LMRG: “Chinese-style modernization” puts China’s science system on a specific trajectory. While its historical development was highly specific, are there any aspects of the science system that resulted from these developments that you would describe as “unique” or “exceptional” features of the science system in China?
The question of where the uniqueness of the Chinese model comes from is a challenging one. As we can see, the Chinese science system has gone through a restructuring and taken inspiration from other places. In a recent discussion with Pete Suttmeier, an influential scholar in my academic career, he asked me to compare the Chinese case with other East Asian developmental states like Japan and Korea, and how we might theorize it. I think the uniqueness of China’s model, if there is one, lies in the size and the talent pool of the country. Among these three countries, China probably is the only country which can take advantage of not only its size in terms of the talent pool, but also the amount of investment made available and the large domestic market, which together can attract foreign investment while also support efforts to be indigenous.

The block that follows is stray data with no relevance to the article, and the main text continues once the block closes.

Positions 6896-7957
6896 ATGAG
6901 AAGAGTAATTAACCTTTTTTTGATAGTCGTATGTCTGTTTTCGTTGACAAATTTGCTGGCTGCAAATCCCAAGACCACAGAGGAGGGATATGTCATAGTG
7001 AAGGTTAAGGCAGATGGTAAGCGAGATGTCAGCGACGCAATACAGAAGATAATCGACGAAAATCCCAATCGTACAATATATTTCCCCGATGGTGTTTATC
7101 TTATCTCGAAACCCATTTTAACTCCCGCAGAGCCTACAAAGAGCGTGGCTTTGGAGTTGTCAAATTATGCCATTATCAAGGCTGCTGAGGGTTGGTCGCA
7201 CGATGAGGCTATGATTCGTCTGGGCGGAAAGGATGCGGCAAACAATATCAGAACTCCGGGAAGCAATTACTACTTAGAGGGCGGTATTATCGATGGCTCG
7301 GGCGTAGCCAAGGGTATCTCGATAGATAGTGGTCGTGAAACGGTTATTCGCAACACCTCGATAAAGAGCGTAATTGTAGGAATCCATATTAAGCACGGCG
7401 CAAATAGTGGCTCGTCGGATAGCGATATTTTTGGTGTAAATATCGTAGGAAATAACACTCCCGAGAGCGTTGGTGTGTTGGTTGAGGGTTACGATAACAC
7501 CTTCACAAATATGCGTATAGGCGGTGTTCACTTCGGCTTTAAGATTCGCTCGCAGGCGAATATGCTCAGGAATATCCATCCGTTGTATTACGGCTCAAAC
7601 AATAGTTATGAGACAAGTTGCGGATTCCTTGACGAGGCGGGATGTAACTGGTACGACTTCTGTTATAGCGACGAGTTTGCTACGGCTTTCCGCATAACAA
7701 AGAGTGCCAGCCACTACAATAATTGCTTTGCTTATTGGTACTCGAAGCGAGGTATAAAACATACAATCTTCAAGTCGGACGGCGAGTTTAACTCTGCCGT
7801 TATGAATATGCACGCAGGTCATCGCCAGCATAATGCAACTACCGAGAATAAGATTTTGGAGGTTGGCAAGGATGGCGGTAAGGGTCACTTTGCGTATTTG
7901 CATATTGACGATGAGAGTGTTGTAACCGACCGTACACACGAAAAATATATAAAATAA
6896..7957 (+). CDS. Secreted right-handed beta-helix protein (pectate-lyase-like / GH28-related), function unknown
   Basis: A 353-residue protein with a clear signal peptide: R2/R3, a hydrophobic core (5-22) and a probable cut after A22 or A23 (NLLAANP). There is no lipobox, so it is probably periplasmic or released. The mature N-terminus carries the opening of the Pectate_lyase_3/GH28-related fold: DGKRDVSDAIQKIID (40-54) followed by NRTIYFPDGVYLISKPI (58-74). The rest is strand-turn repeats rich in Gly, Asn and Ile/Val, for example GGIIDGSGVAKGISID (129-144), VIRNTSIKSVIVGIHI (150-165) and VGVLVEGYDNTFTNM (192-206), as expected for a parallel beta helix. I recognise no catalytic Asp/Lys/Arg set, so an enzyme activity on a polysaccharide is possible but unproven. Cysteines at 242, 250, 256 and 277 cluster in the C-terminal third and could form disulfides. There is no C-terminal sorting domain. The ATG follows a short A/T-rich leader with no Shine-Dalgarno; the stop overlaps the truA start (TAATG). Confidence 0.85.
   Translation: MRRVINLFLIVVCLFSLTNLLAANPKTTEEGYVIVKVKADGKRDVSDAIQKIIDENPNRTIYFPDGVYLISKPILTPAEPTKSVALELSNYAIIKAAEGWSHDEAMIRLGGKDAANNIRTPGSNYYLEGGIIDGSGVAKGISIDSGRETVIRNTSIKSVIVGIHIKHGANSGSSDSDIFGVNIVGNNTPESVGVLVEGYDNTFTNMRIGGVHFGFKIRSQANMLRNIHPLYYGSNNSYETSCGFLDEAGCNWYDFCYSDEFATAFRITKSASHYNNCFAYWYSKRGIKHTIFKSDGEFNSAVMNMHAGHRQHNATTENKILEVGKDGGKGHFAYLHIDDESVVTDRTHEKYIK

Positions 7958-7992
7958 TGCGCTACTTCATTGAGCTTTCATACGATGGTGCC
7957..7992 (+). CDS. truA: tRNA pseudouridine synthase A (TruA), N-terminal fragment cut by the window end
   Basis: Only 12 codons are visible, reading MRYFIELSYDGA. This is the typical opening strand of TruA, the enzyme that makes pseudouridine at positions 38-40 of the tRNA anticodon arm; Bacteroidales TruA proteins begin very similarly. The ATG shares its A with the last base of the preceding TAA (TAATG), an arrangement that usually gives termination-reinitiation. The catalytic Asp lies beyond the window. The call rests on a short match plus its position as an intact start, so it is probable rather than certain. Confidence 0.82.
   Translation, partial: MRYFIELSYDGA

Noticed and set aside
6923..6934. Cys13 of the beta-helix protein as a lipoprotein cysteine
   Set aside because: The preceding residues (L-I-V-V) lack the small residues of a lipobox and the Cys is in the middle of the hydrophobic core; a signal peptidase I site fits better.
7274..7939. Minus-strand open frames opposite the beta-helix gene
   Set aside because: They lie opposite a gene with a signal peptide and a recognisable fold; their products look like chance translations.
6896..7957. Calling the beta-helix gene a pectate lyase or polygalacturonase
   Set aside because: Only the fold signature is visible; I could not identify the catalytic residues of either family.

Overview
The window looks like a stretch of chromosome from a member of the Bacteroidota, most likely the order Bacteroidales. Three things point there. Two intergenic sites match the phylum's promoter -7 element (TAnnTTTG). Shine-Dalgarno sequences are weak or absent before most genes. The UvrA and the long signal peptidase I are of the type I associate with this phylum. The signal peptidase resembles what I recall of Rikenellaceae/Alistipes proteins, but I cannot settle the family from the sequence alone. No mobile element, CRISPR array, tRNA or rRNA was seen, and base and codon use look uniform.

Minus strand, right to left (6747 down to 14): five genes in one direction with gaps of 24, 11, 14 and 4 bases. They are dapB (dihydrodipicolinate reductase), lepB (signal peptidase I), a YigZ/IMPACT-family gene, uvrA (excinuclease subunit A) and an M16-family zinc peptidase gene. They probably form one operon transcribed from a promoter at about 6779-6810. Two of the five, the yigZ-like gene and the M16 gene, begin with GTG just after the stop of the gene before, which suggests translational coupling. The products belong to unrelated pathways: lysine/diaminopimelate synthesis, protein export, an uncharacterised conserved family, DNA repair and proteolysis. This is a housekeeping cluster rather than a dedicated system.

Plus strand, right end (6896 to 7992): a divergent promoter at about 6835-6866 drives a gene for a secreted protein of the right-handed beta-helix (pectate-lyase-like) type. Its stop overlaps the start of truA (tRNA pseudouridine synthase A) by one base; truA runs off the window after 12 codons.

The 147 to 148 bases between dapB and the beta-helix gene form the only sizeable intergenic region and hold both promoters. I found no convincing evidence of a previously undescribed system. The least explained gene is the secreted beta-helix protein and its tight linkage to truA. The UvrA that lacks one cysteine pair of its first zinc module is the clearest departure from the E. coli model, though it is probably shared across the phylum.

Suttmeier and I were discussing the current restructuring of China’s S&T system, and how it will be similar to the American system, but with Chinese characteristics. We both see the necessity for China to have something like the Office for Science and Technology Policy (OSTP) in the US, in which a government agency is in charge of the policy making, resource allocation, but isn’t necessarily involved in distributing the money and administrating specific programs. The responsibility of running the programs would therefore, in China, fall on the specific ministries, for instance in critical areas like ecology and environment protection and agriculture, and also in information technology. There is now a new party organization, the Central Science and Technology Commission which is extending influence over the Ministry of Science and Technology (MOST). The MOST, probably no longer providing money or managing the programs, could therefore be in charge of policy making, program evaluation, and coordination. Of course, we don't yet know how such a system will operate in practice.